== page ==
While Articles 273 and 249 are the principal provisions of UAE law which are relevant to the circumstances which the COVD-19 pandemic has given rise to, there are a number of other provisions which are relevant. Article 287 of the UAE Civil Code, for example, makes provision for relying on an event of force majeure as a defence to liability:


Article 287


If a person proves that the harm arose out of an extraneous cause in which he played no part such as a natural disaster, sudden incident, force majeure, act of a third party, or act of the person suffering harm, he shall not be bound to make it good in the absence of a provision of the law or an agreement to the contrary.


An important element of Article 287 is that the defendant played no part in the extraneous event (which in the case of a contract caused the defendant to become incapable of completing the contract). A successful claim under Article 287 can result in the release of contractual obligations.


Articles 893 and 894 of the UAE Civil Code are of particular interest in the UAE, as they are applicable with regard to muqawala contracts (i.e. contracts to make a thing or perform a task) and therefore construction disputes:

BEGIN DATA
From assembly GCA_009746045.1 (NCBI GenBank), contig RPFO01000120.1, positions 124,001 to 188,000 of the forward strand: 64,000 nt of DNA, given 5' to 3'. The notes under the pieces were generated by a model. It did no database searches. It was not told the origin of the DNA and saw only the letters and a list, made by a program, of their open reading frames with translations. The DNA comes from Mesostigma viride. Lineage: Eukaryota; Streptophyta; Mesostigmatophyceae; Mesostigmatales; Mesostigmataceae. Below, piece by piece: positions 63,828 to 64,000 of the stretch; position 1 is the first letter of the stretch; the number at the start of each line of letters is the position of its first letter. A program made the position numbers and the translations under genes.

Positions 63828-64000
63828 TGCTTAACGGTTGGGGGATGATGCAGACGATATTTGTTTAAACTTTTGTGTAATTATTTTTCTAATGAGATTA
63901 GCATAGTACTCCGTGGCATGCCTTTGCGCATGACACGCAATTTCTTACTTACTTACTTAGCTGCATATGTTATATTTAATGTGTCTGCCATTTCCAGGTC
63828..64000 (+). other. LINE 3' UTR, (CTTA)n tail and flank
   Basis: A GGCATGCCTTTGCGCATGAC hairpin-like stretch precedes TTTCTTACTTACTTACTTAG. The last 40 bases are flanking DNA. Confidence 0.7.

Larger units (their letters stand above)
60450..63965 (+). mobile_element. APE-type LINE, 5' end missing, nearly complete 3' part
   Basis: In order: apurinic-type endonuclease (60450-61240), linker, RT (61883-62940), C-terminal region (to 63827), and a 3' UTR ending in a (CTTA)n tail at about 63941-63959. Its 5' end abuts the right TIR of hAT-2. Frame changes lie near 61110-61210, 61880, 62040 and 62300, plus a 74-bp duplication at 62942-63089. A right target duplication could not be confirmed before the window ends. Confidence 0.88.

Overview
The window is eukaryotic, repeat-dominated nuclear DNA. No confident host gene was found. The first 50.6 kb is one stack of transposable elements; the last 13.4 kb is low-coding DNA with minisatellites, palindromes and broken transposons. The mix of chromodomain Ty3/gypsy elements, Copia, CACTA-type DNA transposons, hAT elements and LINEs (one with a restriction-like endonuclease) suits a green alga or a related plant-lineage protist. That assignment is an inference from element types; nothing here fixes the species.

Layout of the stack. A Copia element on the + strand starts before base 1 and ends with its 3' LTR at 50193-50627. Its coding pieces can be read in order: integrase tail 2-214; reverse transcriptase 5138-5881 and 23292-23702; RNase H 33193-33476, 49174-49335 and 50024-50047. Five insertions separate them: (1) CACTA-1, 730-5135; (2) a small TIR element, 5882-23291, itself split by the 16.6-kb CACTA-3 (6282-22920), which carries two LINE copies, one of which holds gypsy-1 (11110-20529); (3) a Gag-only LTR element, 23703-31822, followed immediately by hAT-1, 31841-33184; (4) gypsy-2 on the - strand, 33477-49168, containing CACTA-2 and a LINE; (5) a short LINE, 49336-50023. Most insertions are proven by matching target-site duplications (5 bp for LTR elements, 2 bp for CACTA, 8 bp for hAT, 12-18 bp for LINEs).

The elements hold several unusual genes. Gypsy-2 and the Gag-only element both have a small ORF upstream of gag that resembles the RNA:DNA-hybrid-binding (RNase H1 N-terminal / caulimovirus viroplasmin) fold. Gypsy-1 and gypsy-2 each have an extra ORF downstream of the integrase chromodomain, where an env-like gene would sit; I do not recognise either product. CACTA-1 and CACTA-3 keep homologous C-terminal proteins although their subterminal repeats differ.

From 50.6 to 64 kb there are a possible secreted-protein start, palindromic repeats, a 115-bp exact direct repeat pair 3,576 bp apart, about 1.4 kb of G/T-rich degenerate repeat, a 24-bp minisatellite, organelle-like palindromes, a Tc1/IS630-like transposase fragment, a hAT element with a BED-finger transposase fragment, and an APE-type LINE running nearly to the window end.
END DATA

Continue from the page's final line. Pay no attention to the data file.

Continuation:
Article 893


If any cause arises preventing the performance of the contract or the completion of the performance thereof, either of the contracting parties may require that the contract be cancelled or terminated as the case may be.


Article 894


If the contractor commences performance and then becomes incapable of completing it for a cause in which he played no part, he shall be entitled to the value of the work he has completed and to the expenses he has incurred in the performance up to the amount of the benefit the employer has derived therefrom.


While Article 893 can be invoked by both parties (i.e. the employer and contractor) to cancel or terminate the contract on the basis that performance (or completion of performance) is prevented, Article 894 makes provision for a contractor to claim payment for works performed up to the point it became incapable of performance. For a claim based on Article 894 to be successful, it is necessary to establish that the contractor had no involvement in the reason which resulted in the inability to complete the contract.



COVID-19 has brought force majeure clauses and UAE law on force majeure back in to the spotlight. Whether COVID-19 would qualify as a force majeure event will need to be considered carefully in light of the relevant contractual clauses and the facts. While the UAE courts have traditionally been strict in applying the principles related to force majeure, it is yet to be seen whether this approach will continue given today’s circumstances. ■